This Planet We Call Home
2017 Sleeping Giant Records
“Dan is a throwback to the old role of the folk singer . . . he’s articulating things that need to be said right now.” – author Bill McKibben
One of the most pleasant CDs to come across my desk in the past few years is Dan Berggren’s latest, This Planet We Call Home. Long considered one of Deans of the Adirondack school of singer/songwriters, Dan has been performing since the early 1970s. Growing up on a farm in the harsh Adirondack Mountains in Northern New York, his music has taken him half way around the world. He’s performed around Europe, Africa, and throughout the US, while recording and producing solo and collaborative musical projects. He’s stood shoulder to shoulder with the greats of folk music; people like Pete Seeger.
As a song writer, Berggren is meticulous in his stringing words together. He doesn’t waste words, and his themes are well studied. His rich baritone voice gives off an air of purpose, tempered by humor and compassion. Sounds are distinct and sharp. The accompanying music is delightfully layered without self-indulgent embellishment. Full to the brim, but with no wasteful overfill.
This Planet We Call Home is 18 songs, mostly focused on the mountains, lakes, and villages of the Adirondack Park, but universal in their application. Berggren steps out smartly with Seek and Find, a declaration of what the author is looking for in life, and how far he’ll go to find it. The nostalgic Where Did They Go? comes next, recalling the old ways that once were so common. The background music perfectly fits the tune, and the fiddle part is downright wistful.
Chickens and Crows is a fun barnyard song, with its teaching points tucked in. No More Walls is a timely call for bridges between our differences. It’s a “sing-a-long” type number, full of hope, but not likely to get Mr. Berggren invited to the White House anytime soon. Climbing uses the images of heading up in the mountains as an analogy of conquering life’s challenges.
Let’s Do What We Can is an exhortation towards determined stewardship of the Earth, ending with the plea to “leave this world in better hands.” The theme is kept up with the ensuing title track, This Planet We Called Home, reflecting on the passage of time, provides an admonition to remember the words of the prophets of the environmental movement; people like John Muir and Rachel Carson, and lately Bill McKibben.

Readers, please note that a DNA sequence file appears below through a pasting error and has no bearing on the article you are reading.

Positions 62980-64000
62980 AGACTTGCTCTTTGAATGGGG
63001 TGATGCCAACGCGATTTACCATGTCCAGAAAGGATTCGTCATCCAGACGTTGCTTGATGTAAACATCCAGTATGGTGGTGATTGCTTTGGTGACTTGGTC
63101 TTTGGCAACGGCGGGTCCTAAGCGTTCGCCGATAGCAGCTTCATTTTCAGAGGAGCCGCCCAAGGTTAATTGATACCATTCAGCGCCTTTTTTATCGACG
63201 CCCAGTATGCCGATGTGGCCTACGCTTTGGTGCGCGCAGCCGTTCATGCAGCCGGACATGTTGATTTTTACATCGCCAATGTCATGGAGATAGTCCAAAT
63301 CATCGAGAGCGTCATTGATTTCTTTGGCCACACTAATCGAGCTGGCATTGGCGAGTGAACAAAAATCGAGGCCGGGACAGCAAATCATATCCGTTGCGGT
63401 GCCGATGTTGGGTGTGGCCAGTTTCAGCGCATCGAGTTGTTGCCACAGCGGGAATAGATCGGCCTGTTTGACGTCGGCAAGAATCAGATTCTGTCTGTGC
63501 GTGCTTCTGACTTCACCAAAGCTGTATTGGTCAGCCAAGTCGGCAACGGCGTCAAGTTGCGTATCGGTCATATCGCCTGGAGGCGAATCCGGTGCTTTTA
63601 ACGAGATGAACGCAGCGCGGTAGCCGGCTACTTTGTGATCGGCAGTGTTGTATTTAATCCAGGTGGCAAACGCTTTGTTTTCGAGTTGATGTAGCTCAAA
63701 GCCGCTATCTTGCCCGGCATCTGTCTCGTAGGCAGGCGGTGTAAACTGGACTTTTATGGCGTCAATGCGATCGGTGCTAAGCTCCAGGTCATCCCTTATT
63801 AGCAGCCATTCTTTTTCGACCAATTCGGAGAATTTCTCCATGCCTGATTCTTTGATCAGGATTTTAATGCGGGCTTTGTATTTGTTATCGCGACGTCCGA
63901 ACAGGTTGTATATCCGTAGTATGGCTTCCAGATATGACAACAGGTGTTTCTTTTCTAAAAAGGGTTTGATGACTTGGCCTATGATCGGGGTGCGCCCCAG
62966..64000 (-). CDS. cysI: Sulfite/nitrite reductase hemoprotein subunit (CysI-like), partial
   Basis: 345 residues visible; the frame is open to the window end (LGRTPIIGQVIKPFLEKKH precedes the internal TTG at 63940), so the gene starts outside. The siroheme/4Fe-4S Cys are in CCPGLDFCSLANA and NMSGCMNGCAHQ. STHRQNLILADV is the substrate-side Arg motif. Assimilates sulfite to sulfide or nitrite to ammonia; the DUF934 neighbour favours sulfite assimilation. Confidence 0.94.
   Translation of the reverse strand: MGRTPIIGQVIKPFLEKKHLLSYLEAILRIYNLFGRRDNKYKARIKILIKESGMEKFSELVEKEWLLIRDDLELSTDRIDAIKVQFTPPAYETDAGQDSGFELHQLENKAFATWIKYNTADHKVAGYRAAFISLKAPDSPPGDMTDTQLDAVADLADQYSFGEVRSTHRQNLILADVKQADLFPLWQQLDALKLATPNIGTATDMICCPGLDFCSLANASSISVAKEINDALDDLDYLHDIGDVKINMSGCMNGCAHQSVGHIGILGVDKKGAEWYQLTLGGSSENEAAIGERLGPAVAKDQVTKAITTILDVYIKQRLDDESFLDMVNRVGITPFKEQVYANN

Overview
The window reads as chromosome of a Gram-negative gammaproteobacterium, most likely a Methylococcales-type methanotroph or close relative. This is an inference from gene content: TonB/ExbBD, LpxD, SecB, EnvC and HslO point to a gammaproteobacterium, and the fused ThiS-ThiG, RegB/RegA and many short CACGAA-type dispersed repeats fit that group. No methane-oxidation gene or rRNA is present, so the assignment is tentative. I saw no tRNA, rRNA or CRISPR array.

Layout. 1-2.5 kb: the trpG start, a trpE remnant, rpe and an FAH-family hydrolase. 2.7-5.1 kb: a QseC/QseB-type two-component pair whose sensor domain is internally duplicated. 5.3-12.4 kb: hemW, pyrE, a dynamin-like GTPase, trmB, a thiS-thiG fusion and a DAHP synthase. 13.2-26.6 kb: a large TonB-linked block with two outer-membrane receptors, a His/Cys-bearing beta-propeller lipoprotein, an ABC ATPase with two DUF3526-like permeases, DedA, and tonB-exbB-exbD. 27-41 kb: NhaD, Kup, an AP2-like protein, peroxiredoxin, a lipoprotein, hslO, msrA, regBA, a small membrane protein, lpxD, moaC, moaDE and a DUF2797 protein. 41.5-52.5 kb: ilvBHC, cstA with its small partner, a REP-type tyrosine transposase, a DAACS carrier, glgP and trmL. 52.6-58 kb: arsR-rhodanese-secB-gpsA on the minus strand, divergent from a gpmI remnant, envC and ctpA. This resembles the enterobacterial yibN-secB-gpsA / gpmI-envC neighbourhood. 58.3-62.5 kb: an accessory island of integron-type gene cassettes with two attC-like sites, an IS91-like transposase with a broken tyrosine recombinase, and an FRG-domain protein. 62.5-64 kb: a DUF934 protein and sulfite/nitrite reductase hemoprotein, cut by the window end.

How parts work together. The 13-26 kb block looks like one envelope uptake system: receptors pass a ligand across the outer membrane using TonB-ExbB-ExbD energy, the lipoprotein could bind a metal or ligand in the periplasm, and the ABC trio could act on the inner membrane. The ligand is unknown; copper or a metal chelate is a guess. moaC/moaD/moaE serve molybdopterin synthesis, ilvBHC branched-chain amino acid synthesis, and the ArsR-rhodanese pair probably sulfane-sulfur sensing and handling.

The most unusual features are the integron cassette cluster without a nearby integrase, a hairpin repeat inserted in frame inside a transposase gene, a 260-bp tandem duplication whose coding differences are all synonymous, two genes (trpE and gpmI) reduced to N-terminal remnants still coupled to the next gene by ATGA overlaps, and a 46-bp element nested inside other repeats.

Seeds is a haiku poem, backed by a soothing guitar line.
One of the gems on this CD is Berggren’s acapella treatment of an old Horatius Bonar hymn, set to music by the prolific Ira D. Stankey: Only Remembered. Berggren sings the melody and what sounds like several harmony parts. It’s a treat to the ears.
Mayor of Irishtown is a joyful tip of the cap to a lifelong friend and recalls a lifetime of adventure together. Its’ dancing fiddle line enhances the song nicely.
Fire of ’21 is the first of two songs focused on the central Adirondack Hamlet of Indian Lake. It’s quite a story, and I won’t spoil it by telling you the creative way the town saved part of itself from being consumed. Raquettes is based on a poem by Wanda Burch, pays homage to the early explorers and settlers of the heart of the Adirondacks and their fight for survival in the harsh North Country winter.
Indian Lake Dam is a well-researched historic tune about, well, the Indian Lake Dam. “Broad at the bottom, Narrow at the top, Telling water when to go and when to stop. Ever since 1898, it’s the dam at the bottom of Indian Lake.”
Berggren takes time to salute the Whallonsburg Grange, and the rural farmers and woods people who built it. Don’t Forget to Thank Harold is a tribute to the founding energy behind the Adirondack Museum, Harold Hochchild. Now called the Adirondack Experience, the museum in Blue Mountain Lake preserves the history and ways of the Park in a remarkable living way.
Two Little Girls from Leonardsville tells the story of the early settlers of Berggren’s hometown of Minerva in the mid -1800s, and the story continues with Minerva, My Hometown, the result of a school project that involved local students asking their grandparents what had changed and what remains the same over their years in the village.
The recording peacefully fades out with an instrumental version of Mayor of Irishtown. Pleasant music, lots of history, and some healthy philosophy all come together on This Planet We Call Home. Dan Berggren plays the guitar, banjo, harmonica, and octave mandolin, and is joined by Ed Lowman on bass, John Kirk on fiddle, mandolin, and pennywhistle, and Joel Rosenberger on accordion. Kate Ritter and Jeremy Clifford contribute fiddle and mandolin on Whallonsburg Grange, and David Jones plays the uilleann pipes.
This Planet We Call Home can be obtained through the artist’s web site berggrenfolk.com or from Amazon.com Digital downloads are available through all the usual places.